|S. No.||Parameters||Cattle||Cattle %||Buffaloes||Buffalo %|
|2||Anechoic pericardial contents||9||60||7||46.67|
|3||Echogenic pericardial contents||6||40||8||53.33|
|4||Mean width of pericardial contents (n=15)||7.42 ±3.90
|Width of anechoic pericardial contents||3.5-12cm
|Width of echogenic pericardial contents||3.3-13cm
|5||Marked increase in pleural fluid with or without fibrin||12||80||5||33.33|
|6||Marked increase in peritoneal fluid with or without fibrin||12||80||6||40|
In cattle 3.3-7cm column of pericardial contents had Mean Heart Rate of 118.58 ± 14.94, while those having pericardial contents column of 8-13 cm had heart rate of 117.27 ± 9.62 beats/min. Thus, no significant difference was recorded in the heart rate of cattle based on the increase in the column of pericardial contents. It was recorded that more number of cattle had anechoic pericardial contents (Fig. 3) compared to buffalo while more number of buffalo had echogenic contents (Fig. 4).
Fig.3: Ultrasonogram showing anechoic pericardial contents (white line) from Rt (right) 5th ICS (intercostal space).
Fig.4: Ultrasonogram showing uniform echogenic pericardial contents (white line)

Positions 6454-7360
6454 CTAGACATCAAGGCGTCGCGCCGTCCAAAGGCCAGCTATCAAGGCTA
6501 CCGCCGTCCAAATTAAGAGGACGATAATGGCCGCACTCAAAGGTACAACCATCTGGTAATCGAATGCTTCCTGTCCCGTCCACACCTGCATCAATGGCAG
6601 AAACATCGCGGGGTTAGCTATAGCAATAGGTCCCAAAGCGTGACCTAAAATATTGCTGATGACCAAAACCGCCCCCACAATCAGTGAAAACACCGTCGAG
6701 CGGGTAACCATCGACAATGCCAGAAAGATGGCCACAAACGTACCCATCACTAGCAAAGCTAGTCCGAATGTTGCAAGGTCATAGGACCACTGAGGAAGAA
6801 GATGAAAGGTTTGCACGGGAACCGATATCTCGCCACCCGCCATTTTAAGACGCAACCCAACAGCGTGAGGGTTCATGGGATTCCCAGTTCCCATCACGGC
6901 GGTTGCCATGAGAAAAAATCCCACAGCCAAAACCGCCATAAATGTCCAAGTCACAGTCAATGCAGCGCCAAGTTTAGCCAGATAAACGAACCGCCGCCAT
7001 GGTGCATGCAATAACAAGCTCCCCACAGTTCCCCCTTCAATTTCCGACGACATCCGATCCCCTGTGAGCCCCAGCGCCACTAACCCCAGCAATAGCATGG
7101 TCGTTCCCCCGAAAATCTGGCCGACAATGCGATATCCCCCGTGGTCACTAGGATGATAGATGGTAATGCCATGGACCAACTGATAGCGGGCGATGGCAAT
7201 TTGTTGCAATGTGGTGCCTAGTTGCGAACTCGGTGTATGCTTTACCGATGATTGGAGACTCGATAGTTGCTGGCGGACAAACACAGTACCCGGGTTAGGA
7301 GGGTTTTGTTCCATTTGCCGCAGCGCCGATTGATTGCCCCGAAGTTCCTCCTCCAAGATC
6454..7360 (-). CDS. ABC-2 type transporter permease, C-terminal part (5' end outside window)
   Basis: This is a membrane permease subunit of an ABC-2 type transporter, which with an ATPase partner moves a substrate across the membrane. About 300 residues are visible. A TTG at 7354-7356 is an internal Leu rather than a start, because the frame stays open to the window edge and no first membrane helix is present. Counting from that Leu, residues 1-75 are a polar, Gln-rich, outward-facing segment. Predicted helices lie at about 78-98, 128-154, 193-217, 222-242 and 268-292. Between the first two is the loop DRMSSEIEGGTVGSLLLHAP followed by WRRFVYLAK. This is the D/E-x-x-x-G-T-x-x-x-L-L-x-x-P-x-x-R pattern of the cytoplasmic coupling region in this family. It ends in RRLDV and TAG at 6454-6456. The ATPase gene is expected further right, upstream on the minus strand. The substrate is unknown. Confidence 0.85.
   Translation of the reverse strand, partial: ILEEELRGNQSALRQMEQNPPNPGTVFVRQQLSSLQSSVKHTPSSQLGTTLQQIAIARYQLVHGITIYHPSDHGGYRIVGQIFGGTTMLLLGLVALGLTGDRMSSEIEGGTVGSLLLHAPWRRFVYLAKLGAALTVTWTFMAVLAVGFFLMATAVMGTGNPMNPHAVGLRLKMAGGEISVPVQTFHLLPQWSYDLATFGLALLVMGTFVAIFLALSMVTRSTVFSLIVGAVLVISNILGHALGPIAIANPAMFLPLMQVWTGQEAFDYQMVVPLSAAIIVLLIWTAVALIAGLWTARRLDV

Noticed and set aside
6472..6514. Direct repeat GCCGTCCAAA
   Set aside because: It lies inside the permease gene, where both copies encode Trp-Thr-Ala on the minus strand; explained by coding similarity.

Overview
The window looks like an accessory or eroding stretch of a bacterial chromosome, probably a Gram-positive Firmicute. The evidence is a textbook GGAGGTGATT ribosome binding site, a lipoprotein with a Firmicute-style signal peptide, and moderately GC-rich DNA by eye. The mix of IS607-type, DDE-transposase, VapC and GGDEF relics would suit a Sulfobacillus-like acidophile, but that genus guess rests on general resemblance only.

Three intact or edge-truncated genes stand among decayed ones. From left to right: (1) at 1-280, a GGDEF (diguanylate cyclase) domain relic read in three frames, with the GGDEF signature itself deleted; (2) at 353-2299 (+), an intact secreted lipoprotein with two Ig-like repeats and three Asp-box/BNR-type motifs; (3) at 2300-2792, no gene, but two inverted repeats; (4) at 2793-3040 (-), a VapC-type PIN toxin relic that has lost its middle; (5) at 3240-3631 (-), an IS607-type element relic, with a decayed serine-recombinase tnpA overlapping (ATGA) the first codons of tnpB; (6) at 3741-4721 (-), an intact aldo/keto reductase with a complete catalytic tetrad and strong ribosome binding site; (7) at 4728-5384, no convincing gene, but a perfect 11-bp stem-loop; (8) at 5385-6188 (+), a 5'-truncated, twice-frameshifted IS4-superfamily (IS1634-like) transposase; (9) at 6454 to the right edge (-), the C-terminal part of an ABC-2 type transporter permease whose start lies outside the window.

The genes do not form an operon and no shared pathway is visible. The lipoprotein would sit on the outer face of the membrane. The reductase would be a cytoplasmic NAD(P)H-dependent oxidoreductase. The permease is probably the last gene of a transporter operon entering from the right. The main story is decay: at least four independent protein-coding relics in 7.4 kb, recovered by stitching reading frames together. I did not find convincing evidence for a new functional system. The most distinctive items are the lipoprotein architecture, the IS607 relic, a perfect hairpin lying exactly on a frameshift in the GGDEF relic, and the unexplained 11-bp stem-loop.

Bovine suffering from pericarditis show variable clinical signs (Radostits et al., 2007, Braun 2009, Buczinski 2010, Imran et al et al., 2011, Mohamed 2010, Kumar et al., 2012). Sub-mandibular and brisket edema, jugular distension and abnormal heart sounds are characteristic features of pericarditis in cattle (Radostits et al., 2007, Braun 2009). In this study all the cattle had brisket edema but it was present only in 46.67% buffaloes. Even the edema was not severe enough to extend upto the submandibular region in buffaloes as it was recorded in cattle (73.33%). This difference in the pattern (presence and severity) of brisket edema, which is considered a pathognomonic clinical sign in cattle, might be related to species difference as well. It may be hypothesized that since the skin of cow is thin and elastic compared to buffaloes, the sub-cutaneous changes are more pronounced in cattle. Previous literature also reports the presence of brisket edema only in 73% (Mohamed, 2010) and 69.23% (Kumar et al., 2012) buffaloes diagnosed with the aid of ultrasonography. It has been reported that compared with cattle, submandibular and brisket edema, jugular distension and abnormal heart sounds were characteristic signs for the advanced stages of traumatic pericarditis in buffaloes (Mohamed 2010, Kumar et al., 2012). The lack of typical clinical signs of pericarditis in buffaloes leads to difficult early diagnosis of the disease compared to cattle. Brisket edema in cases of pericarditis in cattle is also reported to be absent, if a foreign body tract is draining into the reticulum (Braun, 2009). A relationship of cardiac tamponade with the severity of brisket edema and jugular engorgement has also been reported in cattle (Jesty et al., 2005, Braun et al., 2007). Abdelaal et al. (2009) stated that signs of pain and systemic reactions were more commonly observed in pericarditis affected cattle compared to that in buffaloes. Tachycardia has been reported as the primary clinical sign in cardiac disease and its severity is reported to be dependent on the degree of compression of heart by pericardial effusions (Jesty et al., 2005), however, no such relation was recorded in this study.